Matt Pfeffer, 19, is consulting with the Ottawa 67's (Mike Carroccetto photo)Two years ago, the London Knights used the 91st overall pick in the OHL priority selection on forward Remi Elie, whom would become a high second-round pick of the NHL's Dallas Stars when they selected him No. 40 overall on June 30.
By coincidence, Elie's minor midget team, the Eastern Ontario Wild, serves a territory that also covers where 19-year-old Matt Pfeffer played most of his minor hockey before channeling his passion for sports into analytics. It's fun to think it's not entirely coincidental. Part of the reason the Ottawa 67's decided to tap into Pfeffer's powers of analysis was a study he published last season on TheScout.ca detailing which midget AAA programs are overrated and underrated at turning out future productive OHLers. One thing has led to another, namely that the 67's are joining the Sault Ste. Marie Greyhounds by having the Trent University economics student become their resident sabermetrician, providing the team with advanced stats.
The typical 19-year-old university student spends Labour Day weekend packing and moving for school and maybe cutting loose. Pfeffer spent his at 67's training camp doing a practice run for the regular season, where he will oversee the tracking such data points as zone exits, zone entries and ice time. That will complement what coach-GM Chris Byrne, associate coach-assistant GM Misha Donskov and their staff see with their eyes and ears. It's a great leap forward in an OHL context, seeing how the league does not even publish individual shots on goal or faceoff stats. (Cam Charron and Rob Pettapiece regularly contribute sophisticated stats-based analysis to Buzzing The Net.)
"The OHL was kind of uncharted territory," Pfeffer said earlier this week while getting moved into his home away from home in Peterborough. "Nobody had ever worked with advanced stats in the OHL. And the reason why is it's not obvious. It's a lot of work. They don't make it easy for you. It's not as easy as taking someone else's thought process and applying it.
"It gives the 67's a slight edge, a little more information that teams don't have," adds the Orléans, Ont., native. "That's just what I try to do, have information that other teams don't."
Truthfully, the only common denominator with most hockey analysts and how they came to try divine the game's hidden truth through studying data points is their enthusiasm. Pfeffer, who notes he got a hand up from being the son of a computer programmer, played AA-level rep hockey and also played hockey and soccer for St. Peter High School.
"I found whatever I played, I always wanted to be a GM," he says. "I started getting into advanced stats and trying to find out as much as you can about a player was just a natural thing."
Last fall, out on his own for the first time, he approached OHL teams about lending his expertise. He says the Peterborough Petes took a strong interest prior to an organizational shakeup where coach Mike Pelino was fired. At that point, Pfeffer considered himself a "free agent." After publishing his study on minor hockey teams, he heard back from the 67's. He came aboard with the 67's prior to last spring's priority selection draft, where they used the No. 1 overall pick to take Travis Konecny from the Elgin-Middlesex Chiefs, but also aimed to turn up an Elie-ish gem in a later round.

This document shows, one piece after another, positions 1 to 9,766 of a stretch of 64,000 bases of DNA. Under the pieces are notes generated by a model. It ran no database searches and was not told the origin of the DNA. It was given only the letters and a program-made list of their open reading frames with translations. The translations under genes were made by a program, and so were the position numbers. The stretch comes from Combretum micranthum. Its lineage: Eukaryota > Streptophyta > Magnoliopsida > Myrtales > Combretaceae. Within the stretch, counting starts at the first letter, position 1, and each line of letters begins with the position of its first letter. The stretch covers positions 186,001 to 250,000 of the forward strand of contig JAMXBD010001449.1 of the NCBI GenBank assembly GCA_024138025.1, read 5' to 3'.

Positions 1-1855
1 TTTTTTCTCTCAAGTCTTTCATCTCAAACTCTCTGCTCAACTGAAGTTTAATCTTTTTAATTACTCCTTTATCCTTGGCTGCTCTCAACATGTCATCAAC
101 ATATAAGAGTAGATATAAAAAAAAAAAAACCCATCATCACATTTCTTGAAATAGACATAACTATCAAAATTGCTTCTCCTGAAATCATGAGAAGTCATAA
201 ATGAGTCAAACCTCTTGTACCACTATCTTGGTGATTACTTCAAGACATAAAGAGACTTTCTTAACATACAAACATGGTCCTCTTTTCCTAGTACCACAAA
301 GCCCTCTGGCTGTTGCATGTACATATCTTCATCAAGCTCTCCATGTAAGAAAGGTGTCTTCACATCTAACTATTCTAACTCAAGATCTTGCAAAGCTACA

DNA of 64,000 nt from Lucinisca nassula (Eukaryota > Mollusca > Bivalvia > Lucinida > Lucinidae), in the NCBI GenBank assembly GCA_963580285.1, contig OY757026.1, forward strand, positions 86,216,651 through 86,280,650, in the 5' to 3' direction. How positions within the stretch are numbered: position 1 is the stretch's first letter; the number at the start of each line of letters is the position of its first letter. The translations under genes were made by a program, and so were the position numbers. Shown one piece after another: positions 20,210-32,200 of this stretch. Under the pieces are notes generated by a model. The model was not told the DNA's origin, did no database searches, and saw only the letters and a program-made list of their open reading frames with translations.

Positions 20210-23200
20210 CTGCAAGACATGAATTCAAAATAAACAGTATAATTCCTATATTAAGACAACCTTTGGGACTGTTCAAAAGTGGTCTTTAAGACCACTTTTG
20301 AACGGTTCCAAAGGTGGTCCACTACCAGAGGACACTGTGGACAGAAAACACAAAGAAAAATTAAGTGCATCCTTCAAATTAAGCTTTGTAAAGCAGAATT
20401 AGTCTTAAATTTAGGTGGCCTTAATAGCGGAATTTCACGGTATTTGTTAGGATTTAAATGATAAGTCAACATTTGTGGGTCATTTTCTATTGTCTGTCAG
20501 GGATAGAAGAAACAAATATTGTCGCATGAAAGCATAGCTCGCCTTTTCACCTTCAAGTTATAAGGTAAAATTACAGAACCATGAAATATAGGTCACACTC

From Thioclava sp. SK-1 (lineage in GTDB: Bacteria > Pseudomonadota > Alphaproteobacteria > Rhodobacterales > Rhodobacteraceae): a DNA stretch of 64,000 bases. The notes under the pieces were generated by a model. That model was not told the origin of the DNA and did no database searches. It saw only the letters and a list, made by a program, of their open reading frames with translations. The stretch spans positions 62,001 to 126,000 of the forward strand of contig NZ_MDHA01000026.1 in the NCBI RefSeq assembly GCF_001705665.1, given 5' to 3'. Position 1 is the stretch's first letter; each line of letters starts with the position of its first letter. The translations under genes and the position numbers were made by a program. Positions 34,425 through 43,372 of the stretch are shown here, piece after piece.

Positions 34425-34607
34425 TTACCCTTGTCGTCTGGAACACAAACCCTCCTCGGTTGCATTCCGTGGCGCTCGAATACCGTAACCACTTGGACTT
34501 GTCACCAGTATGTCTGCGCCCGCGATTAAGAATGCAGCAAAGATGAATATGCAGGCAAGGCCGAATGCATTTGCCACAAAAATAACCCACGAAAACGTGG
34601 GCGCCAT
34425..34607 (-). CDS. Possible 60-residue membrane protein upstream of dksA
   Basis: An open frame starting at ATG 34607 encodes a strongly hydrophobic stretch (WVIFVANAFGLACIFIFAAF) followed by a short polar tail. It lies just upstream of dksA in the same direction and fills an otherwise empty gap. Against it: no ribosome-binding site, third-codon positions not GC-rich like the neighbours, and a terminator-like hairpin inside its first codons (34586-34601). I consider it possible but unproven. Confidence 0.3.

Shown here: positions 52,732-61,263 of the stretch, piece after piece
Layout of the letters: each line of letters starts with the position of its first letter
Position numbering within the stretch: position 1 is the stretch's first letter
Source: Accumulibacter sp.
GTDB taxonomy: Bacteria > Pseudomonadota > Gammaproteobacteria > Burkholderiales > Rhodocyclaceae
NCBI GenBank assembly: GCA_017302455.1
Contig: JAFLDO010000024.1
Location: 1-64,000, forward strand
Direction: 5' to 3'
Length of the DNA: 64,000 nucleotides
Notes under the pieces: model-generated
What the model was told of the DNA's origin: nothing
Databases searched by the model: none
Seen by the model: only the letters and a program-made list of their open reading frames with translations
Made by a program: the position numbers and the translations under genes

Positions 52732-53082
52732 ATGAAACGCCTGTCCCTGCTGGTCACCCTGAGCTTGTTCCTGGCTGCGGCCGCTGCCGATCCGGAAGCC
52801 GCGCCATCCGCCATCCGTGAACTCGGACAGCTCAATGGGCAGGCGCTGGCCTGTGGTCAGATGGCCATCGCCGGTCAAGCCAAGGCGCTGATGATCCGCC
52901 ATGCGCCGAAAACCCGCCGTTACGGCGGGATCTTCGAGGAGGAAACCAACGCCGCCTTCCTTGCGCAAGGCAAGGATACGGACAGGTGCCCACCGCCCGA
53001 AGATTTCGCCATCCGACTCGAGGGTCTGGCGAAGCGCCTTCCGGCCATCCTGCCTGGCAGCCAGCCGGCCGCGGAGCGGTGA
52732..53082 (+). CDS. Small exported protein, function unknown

Donskov says just as the 67's try to help a teenager develop into a NHL player, it's the same with helping one who might want to work in a front office.
"First and foremost, Matt's extremely passionate about the game of hockey," Donskov says. "He's an exceptionally bright kid. This is something that he wants to do long term as a career, being involved with management and statistics at the pro level. He's provided a lot of examples to Chris and I over the last six months that we've found to be of value.
"I think that the more accurate information you have, you're better able to make decisions."
Donskov noted Byrne's professional background is in accounting. That facility with numbers might better explain the club's openness to analytics than the fact it was on the wrong side of the scoreboard 52 times last season.
"I'm really thankful to Chris Byrne and Misha Donskov," Pfeffer says. "They've been very curious about it, always trying to learn more ... I know not all front offices would have been as interested or have given me the opportunity."
Pfeffer's vision is to have other like-minded thinkers gathering data during 67's home games, with players who are out of the lineup doing the honours during road trips. It seems like this could be a promising way to supplement the working knowledge of coaches and scouts. For instance, analyzing the performance of minor midget teams could be a boon. Since the more mature 14- and 15-year-olds tend to be amassed on 'stacked' teams, scouts have to distinguish between the true talents and the coattail-riders.
"There's a lot of inefficiencies with the way Triple A is run," Pfeffer says. "You get a lot of scouts going to these tournaments and what you see is some smaller teams or non triple-A teams end up doing really well [at producing players].
"Finding players from places where other OHL teams aren't looking is important."
Neate Sager is a writer for Yahoo! Canada Sports. Follow him on Twitter @neatebuzzthenet. Please address any questions, comments or concerns to firstname.lastname@example.org.